Opal Lee makes a new friend. Photo courtesy of Lowry Manders.

Opal Lee, known across the country as “The Grandmother of Juneteenth” for her pioneering efforts to have the day recognized as a national holiday, drew a standing-room-only crowd at last week’s Girl Scout “3 C’s Speaker” event. Lee, 97, challenged the girls to use their mission of the 3 C’s — courage, confidence and character — to make the world a better place.

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Leaning forward in her chair on the stage and reading aloud in her quiet, expressive voice, Lee shared Juneteenth: A Children’s Story with the assembled audience, including Brownies, Daisies and their families. Community members, including a few Dallas City Council members and RISD officials, were also on the edges of their seats.

“What was it called? The Emancipation Proclamation. Which president issued it? Abraham Lincoln,” Lee prompted, using her experience as a 3rd grade teacher to mesmerize the girls. “It’s not a Texas thing. It’s not a Black thing. It’s a freedom thing.”

Lee instructed the girls that, “July 4th freed the land, but Juneteenth freed the people,” and she reminded her rapt audience that, “Everyone has the opportunity to find themselves in the Juneteenth story. It is part of our combined heritage of being an American.”

Lee told the Girls Scouts it takes character to stand up for what is right, and she described her own 1,400 mile walk from Fort Worth to Washington D.C. at the age of 89 to convince lawmakers to recognize Juneteenth as a federal holiday. Some called her crazy, but she didn’t care. Once someone leads the way, others follow, she said. “Make yourself a committee of one…to change somebody’s mind. Because if people can be taught to hate, they can be taught to love.”

Lee was accompanied by her granddaughter, Dione, who spoke alongside her and challenged the girls not to get comfortable thinking of all they have overcome.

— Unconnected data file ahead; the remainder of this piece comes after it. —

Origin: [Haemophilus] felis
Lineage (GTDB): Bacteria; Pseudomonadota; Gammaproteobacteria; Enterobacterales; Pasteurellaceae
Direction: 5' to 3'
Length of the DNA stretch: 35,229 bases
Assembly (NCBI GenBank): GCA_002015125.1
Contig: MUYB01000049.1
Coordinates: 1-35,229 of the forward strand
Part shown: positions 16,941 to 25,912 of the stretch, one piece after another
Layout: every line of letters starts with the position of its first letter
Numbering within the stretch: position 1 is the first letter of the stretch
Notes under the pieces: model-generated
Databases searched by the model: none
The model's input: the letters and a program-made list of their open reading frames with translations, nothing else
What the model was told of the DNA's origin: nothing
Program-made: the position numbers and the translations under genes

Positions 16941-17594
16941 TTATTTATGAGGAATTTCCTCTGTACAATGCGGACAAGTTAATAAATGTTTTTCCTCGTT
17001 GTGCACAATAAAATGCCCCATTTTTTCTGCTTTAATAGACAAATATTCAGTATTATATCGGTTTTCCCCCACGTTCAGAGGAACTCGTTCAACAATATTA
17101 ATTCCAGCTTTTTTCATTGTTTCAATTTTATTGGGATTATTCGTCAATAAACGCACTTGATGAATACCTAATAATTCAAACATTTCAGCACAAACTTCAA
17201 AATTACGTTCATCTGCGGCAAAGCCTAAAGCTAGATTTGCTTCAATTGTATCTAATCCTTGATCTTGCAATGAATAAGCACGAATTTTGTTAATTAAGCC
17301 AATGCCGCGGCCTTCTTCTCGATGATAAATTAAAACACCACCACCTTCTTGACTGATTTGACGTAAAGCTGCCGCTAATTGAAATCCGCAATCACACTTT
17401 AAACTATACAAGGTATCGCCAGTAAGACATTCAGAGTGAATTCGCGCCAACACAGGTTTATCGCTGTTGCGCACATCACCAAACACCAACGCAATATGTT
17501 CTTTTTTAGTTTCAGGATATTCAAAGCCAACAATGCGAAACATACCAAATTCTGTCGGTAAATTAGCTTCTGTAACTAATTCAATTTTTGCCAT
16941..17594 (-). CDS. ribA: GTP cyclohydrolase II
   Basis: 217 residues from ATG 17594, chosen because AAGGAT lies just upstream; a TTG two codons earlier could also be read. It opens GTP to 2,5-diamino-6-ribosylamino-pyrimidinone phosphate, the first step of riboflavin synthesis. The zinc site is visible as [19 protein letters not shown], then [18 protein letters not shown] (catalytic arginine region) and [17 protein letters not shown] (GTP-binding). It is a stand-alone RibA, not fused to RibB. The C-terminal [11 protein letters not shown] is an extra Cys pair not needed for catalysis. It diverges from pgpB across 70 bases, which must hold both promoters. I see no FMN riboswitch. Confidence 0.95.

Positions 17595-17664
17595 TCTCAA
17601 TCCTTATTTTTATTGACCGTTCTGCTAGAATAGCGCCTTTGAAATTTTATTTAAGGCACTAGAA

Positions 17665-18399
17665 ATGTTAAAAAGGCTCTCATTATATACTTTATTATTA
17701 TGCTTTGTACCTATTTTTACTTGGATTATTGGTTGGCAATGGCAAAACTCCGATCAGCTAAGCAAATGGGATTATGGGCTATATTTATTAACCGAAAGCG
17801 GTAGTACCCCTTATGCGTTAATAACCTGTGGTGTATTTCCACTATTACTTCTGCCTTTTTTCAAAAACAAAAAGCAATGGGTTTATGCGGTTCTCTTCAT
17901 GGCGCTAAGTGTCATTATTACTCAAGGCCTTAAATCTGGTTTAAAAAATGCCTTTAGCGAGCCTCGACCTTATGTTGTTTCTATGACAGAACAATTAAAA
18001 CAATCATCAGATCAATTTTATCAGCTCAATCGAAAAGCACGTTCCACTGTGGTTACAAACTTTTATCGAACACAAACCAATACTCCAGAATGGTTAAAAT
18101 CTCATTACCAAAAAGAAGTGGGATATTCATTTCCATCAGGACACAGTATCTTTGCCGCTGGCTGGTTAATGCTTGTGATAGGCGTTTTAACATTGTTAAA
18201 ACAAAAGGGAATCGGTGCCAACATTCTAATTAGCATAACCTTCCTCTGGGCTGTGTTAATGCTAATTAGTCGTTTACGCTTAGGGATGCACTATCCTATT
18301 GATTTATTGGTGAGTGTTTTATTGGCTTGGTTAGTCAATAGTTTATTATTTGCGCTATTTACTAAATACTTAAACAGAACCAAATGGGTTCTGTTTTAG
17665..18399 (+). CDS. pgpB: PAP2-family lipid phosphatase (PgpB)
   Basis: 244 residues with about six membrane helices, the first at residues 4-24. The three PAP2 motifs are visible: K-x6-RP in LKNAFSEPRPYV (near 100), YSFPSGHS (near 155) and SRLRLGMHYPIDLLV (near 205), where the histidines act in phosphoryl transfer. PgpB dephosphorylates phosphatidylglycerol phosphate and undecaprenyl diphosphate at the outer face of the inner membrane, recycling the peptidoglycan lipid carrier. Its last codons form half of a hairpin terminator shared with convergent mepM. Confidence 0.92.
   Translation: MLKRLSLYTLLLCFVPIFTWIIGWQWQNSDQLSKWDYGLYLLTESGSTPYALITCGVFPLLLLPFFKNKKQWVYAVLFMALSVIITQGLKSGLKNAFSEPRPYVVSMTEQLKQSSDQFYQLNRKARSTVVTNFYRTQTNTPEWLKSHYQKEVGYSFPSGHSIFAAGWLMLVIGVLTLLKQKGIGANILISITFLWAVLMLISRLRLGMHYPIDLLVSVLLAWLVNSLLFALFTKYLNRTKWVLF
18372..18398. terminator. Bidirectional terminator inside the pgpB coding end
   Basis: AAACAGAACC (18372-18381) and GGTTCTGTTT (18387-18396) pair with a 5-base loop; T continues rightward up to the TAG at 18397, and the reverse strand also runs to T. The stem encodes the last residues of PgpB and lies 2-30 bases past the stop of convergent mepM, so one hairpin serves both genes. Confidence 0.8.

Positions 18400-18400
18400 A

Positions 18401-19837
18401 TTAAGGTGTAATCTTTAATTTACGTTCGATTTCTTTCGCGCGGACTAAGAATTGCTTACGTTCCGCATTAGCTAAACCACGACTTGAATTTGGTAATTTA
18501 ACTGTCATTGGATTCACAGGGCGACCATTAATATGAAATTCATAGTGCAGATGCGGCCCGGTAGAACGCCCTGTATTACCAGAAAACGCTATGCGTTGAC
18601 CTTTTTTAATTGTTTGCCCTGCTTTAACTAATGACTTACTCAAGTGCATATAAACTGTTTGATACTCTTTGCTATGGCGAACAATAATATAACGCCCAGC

“Even today in our nation, not everyone has the freedom to take advantage of what we consider ‘inalienable rights,’” Dione said. “We must still walk and speak for freedom of mind and pocketbook for all our people. We must fight against policies like red lining that sill keep people oppressed.”

At question-and-answer time, one of the Girl Scouts asked why she and her peers should care about history since it’s all in the past.

“You should learn about your history — the good, the bad and the ugly — because there is some of it that you don’t want to repeat,” Lee said. She then called on parents — and RISD officials seated on the front row — to stand up to those who want to take books out of school libraries and important lessons out of school curriculum. “Our children need to know our history,” she told them.

The Girl Scouts will join Lee for her 2.5 mile walk for freedom this Juneteenth at Fair Park. The 2.5 miles represents the two and a half years it took for the enslaved people of Texas to learn of their freedom and “absolute equality” when General Granger and U.S. Colored Troops arrived in Galveston to read General Order No. 3: “All Slaves are Free.” They plan to attend the 2025 opening of the National Juneteenth Monument and Museum in Fort Worth, which Lee is helping to design.

If you’d like to support Girl Scout Service Unit 165, you may learn more here.

Opal Lee’s Girl Scouts read about Juneteenth. Photo courtesy of Lowry Manders.

Photo courtesy of Lowry Manders.